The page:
When Atheism Blinds Us to Nuance

Bill MaherIf you wonder why I have difficulty with the mainstream atheist movement, you need do no more than watch Friday night’s Real Time With Bill Maher. Along with Maher was Sam Harris and the two of them got into an argument with Ben Affleck about how Islam is a uniquely terrible religion. The basic logic — and sadly, this is the depth of the analysis — is that there really is something “wrong” with the religion.

My position has always been that there is nothing any more evil in the teachings of Islam than there is in Judaism or Christianity. And it always strikes me as very bigoted to focus on the wrongs of “their” religion rather than on the wrongs of “ours.” But the bigger problem with their discussion was that it came down to whether we should label a religion based upon the behavior of some or even most of its proponents.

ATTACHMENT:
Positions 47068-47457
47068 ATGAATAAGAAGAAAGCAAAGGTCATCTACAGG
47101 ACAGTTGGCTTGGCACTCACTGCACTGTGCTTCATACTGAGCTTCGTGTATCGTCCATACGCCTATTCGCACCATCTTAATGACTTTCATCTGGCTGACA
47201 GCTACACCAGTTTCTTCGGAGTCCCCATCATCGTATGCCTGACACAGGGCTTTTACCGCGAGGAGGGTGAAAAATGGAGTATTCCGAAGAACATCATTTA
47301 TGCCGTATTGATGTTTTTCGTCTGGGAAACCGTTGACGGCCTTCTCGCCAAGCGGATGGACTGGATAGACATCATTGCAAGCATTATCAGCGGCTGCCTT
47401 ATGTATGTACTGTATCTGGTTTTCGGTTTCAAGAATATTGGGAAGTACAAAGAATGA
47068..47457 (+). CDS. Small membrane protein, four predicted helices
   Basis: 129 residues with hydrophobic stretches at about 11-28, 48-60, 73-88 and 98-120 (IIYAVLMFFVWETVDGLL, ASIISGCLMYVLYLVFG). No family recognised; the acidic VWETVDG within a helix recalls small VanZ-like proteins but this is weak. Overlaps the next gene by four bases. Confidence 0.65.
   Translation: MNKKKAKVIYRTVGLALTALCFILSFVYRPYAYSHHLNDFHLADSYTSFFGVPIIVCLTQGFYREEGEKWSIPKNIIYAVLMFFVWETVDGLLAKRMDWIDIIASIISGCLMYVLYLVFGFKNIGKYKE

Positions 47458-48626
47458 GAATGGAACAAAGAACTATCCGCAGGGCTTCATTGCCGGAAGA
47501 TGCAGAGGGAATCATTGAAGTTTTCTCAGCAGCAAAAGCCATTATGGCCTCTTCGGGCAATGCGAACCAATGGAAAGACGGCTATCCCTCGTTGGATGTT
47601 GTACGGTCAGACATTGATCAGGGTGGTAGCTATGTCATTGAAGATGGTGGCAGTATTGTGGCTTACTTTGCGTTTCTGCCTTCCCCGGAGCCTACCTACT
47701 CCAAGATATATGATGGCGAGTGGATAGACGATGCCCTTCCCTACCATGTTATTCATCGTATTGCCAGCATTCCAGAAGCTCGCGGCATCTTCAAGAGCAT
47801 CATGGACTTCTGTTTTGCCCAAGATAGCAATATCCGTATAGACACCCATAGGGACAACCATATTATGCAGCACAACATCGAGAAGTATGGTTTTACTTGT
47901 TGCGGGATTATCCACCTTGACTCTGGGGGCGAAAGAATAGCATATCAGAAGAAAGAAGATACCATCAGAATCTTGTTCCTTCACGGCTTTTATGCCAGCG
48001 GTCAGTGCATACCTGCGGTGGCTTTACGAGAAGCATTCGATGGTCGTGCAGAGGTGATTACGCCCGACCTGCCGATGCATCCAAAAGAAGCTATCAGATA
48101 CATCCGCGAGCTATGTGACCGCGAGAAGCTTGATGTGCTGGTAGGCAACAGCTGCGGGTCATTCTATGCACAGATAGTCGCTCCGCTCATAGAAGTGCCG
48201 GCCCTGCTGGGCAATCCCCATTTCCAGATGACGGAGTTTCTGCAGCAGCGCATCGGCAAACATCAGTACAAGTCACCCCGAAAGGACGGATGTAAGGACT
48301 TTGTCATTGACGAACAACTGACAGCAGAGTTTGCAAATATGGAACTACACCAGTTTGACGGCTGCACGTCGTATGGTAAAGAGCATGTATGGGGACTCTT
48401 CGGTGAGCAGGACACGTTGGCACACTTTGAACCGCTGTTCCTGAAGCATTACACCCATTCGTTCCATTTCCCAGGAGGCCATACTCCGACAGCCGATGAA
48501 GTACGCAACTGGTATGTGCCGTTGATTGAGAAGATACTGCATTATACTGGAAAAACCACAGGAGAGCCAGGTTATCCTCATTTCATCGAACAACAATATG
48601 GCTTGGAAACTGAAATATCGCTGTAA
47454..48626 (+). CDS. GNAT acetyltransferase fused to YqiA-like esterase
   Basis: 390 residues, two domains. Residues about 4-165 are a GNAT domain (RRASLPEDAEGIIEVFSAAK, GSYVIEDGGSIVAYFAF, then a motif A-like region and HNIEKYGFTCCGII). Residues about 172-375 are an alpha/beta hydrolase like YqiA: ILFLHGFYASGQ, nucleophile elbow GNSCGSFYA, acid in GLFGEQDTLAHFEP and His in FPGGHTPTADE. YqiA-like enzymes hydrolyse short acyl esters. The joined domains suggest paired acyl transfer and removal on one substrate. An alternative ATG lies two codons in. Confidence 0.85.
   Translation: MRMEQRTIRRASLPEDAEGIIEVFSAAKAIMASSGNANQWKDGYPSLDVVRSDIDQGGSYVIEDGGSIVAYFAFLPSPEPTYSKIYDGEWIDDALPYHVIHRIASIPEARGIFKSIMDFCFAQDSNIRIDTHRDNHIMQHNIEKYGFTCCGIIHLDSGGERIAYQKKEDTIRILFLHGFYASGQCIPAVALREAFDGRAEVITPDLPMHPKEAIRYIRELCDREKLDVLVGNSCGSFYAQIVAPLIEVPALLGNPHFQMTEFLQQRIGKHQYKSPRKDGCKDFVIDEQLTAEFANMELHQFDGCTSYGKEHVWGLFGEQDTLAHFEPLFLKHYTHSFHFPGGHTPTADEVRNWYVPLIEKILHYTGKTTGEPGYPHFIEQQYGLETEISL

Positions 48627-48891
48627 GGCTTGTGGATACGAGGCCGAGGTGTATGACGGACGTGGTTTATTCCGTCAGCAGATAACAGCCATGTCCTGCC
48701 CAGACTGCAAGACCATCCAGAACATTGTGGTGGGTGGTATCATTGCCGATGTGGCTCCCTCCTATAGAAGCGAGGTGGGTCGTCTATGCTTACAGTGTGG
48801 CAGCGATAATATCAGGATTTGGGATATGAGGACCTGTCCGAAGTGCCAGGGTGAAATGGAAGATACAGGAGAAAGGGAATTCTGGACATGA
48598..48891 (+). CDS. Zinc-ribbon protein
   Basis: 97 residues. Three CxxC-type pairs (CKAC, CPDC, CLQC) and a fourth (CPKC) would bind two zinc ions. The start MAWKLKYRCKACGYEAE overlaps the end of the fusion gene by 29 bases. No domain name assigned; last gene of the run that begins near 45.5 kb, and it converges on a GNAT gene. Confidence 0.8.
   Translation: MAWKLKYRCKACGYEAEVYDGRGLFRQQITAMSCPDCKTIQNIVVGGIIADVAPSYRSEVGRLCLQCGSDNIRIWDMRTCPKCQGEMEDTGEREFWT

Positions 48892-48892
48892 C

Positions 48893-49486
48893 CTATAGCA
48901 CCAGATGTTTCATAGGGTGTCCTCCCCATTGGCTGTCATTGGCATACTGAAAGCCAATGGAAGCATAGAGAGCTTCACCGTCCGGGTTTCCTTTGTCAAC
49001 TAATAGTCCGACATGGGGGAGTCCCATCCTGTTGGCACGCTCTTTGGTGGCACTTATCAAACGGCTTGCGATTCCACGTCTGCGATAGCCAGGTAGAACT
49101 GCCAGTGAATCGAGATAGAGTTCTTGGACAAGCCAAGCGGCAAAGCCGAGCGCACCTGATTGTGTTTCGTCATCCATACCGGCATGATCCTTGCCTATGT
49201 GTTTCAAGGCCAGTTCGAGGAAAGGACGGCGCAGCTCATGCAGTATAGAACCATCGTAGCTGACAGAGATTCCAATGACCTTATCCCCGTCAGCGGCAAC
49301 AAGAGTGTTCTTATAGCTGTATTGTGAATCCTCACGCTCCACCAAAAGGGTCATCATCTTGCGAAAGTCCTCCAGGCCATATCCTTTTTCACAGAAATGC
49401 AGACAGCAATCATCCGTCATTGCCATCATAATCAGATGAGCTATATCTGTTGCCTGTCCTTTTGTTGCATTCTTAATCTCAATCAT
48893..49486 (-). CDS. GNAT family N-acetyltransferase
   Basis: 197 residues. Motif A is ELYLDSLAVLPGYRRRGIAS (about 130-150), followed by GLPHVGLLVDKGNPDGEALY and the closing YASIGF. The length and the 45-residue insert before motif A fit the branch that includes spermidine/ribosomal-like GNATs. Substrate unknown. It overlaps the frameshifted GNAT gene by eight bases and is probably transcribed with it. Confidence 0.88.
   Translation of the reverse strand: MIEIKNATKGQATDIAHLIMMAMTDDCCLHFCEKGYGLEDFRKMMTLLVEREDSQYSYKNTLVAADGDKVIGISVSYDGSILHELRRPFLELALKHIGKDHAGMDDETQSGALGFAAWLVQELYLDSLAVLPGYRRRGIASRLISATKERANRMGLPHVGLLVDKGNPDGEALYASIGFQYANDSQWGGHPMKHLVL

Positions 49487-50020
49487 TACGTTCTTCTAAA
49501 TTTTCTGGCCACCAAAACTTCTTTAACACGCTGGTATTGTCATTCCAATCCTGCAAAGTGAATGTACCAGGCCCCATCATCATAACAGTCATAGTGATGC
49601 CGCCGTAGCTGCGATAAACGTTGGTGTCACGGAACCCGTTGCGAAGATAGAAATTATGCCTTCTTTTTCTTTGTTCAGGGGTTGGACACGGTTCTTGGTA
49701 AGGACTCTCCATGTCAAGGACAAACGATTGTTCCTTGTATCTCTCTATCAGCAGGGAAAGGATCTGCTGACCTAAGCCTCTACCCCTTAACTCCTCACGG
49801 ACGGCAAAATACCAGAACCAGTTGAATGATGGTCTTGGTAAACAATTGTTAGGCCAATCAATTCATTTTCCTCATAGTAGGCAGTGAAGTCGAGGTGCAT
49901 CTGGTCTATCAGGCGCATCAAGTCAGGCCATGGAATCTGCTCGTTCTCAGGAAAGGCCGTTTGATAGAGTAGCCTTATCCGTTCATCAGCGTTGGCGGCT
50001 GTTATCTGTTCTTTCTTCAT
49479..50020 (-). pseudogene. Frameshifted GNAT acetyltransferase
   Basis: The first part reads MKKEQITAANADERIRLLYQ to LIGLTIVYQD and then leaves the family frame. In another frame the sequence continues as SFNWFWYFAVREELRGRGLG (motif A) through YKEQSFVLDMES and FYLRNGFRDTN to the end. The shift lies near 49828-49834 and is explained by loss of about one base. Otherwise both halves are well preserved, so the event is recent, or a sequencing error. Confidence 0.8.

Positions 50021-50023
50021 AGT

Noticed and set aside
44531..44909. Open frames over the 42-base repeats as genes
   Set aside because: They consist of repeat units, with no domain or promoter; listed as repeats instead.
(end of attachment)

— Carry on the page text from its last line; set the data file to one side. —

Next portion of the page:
Sam HarrisWhat was interesting was that Maher is clearly very emotional. His position is not, as he claims, based upon rational thought. He has something akin to an irrational hatred toward Muslims. That’s not to say that he doesn’t have his reasons. The problem is that racists have always had reasons for their claims. Americans have long claimed that African Americans were ignorant. Of course, the extent of their ignorance was a function of racism, not the other way around. I think much the same can be said about radicalism among Muslims: it is a function of western policies that have harmed Islamic peoples all over the world.